The most popular mountain in Washington State, Crystal has seen the number of skiers it hosts greatly increase after it became part of Alterra Mountain Co. and a mainstay of the Ikon Pass. Those skiers are enjoying cheaper access to a snow situation that is dependable and can be quite good during cold storms. Crystal receives 413" of snow per winter, on average, with 29% of winter months bringing in more than 90". The threat of drought here is generally low, as only 7.9% of months bring less than 30" of snow. About half of the mountain faces East, however, so this terrain is to be avoided during mornings when the previous day saw sun and the nighttime temps go below freezing. Higher north-facing terrain in Powder Bowl and the South Backcountry generally hold pretty well because of their aspect. The base elevation at Crystal is 4,400, better than average for a resort in the Cascades. The top of the mountain goes past 6,800 feet, which is excellent for the latitude, but skiers should still prepare for northwest conditions: heavier snow with a chance of rain at the bottom. If you hit a cold storm, ski it hard before the rest of Seattle shows up.

White Pass - Snow Score: 61.0

White Pass gets an average of 380" of snow per winter, which, combined with its base and top elevations of 4,500 and 6,550 feet, put it in good shape during most winters. In addition, 50% of the mountain's runs face north, which helps them preserve the good snow that falls. As this is a Cascade mountain, there will be rain events throughout the winter, but it's a decent bet for good conditions and in the top half of ski hills in Washington State for snow overall.

Bluewood - Snow Score: 54.0

Situated in a patch of mountains in southeastern Washington, Bluewood is away from the coast but still manages to catch 275" of snow a year. The storms are a bit colder this far inland from the ocean, and the base elevation of 4,545 feet helps. Half of Bluewood's slopes face north, which keeps the snow that falls on them colder and from going into the freeze-thaw cycle that affects many resorts in the Northwest. A quarter of the months here bring less than 30", which, for Washington State, is a high number, but only when compared to mountains in the Cascades.

Snoqualmie - Snow Score: 53.8

Snoqualmie gives Seattle skiers a convenient option that makes day-tripping a reality. And the area gets 387" of Cascade snow per season, a high number. That keeps coverage at Snoqualmie fairly dependable, as only 13.4% of winter months bring less than 30" of snow. That said, the base area is the lowest in the state, at 3,140 feet, and only 10% of the mountain faces north, with 40% of it facing east and another 40% west. That makes the freeze-thaw cycle particularly pronounced at Snoqualmie. Seattle skiers should avoid mornings the day after a sunny or warmer day and when the night-time low dipped below 30 degrees.

49 Degrees North - Snow Score: 51.9

Sitting north of Spokane in the mountains bordering Canada, 49 Degrees North has an advantageous and eponymous latitude, which helps preserve the 275" of snow that falls here during an average winter. The base elevation of 3,923 feet is not a strength but not a weakness, either. Forty percent of the mountain's runs face north, which means those are the places to ski in the morning hours when other runs still need to thaw out after undergoing an overnight freeze.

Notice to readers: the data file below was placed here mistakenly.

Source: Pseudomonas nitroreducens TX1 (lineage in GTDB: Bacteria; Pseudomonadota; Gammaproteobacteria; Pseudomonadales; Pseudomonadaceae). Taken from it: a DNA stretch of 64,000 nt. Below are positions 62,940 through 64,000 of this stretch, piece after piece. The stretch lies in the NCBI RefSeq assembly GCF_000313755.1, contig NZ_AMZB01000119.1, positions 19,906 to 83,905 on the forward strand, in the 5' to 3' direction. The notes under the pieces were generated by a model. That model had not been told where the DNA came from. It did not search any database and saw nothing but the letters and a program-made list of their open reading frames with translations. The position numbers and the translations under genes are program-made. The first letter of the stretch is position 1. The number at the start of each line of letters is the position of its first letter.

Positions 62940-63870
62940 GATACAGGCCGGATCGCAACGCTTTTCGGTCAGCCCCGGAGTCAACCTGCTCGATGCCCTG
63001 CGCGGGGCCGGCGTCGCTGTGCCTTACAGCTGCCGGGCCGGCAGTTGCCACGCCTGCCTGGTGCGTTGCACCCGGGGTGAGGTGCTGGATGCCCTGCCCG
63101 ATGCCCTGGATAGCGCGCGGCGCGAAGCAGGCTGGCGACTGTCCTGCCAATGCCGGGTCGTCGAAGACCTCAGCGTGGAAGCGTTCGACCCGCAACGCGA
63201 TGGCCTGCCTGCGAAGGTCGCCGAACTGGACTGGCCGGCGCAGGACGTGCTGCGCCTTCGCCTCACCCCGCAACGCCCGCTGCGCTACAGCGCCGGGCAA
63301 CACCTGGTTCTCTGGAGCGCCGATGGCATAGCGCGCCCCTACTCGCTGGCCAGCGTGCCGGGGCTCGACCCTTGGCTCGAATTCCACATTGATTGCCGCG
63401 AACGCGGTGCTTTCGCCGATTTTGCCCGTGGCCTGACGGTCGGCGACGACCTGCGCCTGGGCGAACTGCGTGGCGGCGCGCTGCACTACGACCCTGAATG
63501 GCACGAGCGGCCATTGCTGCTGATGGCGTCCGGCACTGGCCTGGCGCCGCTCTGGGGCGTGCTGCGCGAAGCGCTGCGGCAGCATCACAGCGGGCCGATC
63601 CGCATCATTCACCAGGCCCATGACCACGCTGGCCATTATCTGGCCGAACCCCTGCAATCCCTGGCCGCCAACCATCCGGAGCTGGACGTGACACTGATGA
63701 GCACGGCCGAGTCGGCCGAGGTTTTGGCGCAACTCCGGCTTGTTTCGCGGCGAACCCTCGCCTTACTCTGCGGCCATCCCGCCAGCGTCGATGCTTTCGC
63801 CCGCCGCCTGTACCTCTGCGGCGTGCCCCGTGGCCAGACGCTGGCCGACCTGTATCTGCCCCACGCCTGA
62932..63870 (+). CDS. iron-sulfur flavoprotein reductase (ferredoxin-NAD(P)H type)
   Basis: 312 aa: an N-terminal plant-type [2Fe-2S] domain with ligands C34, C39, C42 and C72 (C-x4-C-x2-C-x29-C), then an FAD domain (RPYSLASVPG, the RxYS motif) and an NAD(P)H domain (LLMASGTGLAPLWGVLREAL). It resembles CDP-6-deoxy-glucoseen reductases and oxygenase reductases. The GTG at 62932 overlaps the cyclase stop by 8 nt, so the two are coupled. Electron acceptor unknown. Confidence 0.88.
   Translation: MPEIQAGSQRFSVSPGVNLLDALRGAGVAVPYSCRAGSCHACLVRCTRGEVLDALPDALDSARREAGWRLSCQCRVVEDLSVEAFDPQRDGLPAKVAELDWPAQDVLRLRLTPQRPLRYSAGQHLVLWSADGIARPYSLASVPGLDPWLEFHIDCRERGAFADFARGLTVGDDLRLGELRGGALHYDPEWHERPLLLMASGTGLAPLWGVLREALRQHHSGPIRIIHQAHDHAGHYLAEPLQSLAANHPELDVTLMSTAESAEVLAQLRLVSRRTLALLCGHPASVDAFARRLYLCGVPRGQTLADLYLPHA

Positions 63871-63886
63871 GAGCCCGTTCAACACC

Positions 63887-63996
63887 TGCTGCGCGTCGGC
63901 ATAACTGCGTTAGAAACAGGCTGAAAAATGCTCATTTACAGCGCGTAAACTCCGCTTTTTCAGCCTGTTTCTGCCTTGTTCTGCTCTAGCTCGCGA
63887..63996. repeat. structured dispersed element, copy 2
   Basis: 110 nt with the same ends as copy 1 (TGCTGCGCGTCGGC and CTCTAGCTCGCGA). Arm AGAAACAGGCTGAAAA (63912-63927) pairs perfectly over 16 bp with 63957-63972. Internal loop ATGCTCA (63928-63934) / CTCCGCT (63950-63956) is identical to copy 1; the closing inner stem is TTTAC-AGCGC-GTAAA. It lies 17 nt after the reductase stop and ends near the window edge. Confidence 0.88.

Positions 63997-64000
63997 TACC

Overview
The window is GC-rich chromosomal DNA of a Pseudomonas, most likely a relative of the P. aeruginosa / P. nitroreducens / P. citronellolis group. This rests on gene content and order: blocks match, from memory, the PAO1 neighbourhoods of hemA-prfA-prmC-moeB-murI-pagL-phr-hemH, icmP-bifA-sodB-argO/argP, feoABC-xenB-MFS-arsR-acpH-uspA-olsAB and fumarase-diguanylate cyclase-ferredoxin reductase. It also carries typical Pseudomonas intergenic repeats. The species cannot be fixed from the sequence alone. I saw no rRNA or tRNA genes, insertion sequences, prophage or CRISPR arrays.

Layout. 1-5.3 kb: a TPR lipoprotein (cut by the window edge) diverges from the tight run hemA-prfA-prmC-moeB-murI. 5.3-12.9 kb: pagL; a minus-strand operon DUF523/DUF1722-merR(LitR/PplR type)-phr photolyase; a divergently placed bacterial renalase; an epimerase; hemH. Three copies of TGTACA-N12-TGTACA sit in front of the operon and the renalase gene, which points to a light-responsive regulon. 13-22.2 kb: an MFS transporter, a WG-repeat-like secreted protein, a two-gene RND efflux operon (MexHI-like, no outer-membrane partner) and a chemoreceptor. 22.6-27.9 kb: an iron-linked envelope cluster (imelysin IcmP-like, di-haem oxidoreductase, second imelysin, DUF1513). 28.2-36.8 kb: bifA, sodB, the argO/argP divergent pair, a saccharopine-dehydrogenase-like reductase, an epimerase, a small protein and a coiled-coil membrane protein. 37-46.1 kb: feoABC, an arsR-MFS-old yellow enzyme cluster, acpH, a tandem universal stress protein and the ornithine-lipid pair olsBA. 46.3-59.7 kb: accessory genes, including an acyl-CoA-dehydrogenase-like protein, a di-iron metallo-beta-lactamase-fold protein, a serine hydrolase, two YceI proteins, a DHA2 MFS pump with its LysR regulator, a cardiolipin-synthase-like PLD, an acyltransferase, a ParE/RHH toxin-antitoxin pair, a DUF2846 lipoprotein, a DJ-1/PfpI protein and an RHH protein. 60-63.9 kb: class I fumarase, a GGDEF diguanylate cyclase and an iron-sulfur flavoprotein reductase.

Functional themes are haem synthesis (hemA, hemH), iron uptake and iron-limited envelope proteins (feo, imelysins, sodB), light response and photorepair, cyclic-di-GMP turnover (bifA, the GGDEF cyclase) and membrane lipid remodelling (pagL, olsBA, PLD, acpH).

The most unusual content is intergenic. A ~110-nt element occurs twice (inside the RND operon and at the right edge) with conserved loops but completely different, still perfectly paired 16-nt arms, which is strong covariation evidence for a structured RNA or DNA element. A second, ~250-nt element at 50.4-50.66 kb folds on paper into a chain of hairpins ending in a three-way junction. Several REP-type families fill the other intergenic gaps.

Mt. Spokane - Snow Score: 40.7

Located under an hour from Spokane, Mt. Spokane gives those in Eastern Washington's biggest city a place to get to quickly when they need a snow fix. The average annual snowfall here, 200" a season, is modest. The ski area doesn't see the epic storms that the western half of the state gets; only 1% of months bring more than 90" of snow in a winter, whereas 40% of months bring less than 30". The base area elevation of 4,200 feet is about average for the state, but the exposures—70% east, 30% south—do not promote snow preservation. Mt. Spokane is best skied during the darkest days of January.

Seattle is a ski town.
With Ranier's snowfields omnipresent, Seattle skiers are always thinking about snow.

Mission Ridge - Snow Score: 40.3

Mission Ridge is tucked into the eastern-most flank of the Cascades and has a nice amount of vertical, 2,270 feet, for a small ski hill in the middle of nowhere. Turning laps here on a good snow day is a pleasure. The mountain is far from the Pacific coast, and gets less snow (175" a season) than other Cascade mountains that are further west. Mission Ridge does, however, have some decent base elevation, at 4,550, with a 6,820 peak, solid for Washington state. In addition, 60% of the terrain at Mission Ridge faces north, so when the good snow shows up it tends to stick around.

Loup Loup - Snow Score: 31.9

Loup Loup sits on the far eastern side of the northern Cascades, just before the northwest plains take over. Storms get wrung out before they reach this point, which means the resort only receives 150" of snow per winter. The base elevation of 4,040 feet is a touch low for the state, but not as problematic as the 60% of terrain that faces east, which can struggle to hold snow once the sun reasserts itself in mid-February. Forty percent of the mountain faces north, and those are the slopes where skiers should head when it hasn't snowed for a spate. Like anywhere, skiers can have tons of fun at Loup Loup if they find the right spots.

Christopher Steiner is the founder of ZRankings, and a New York Times Bestselling Author of two books. Find him on Twitter.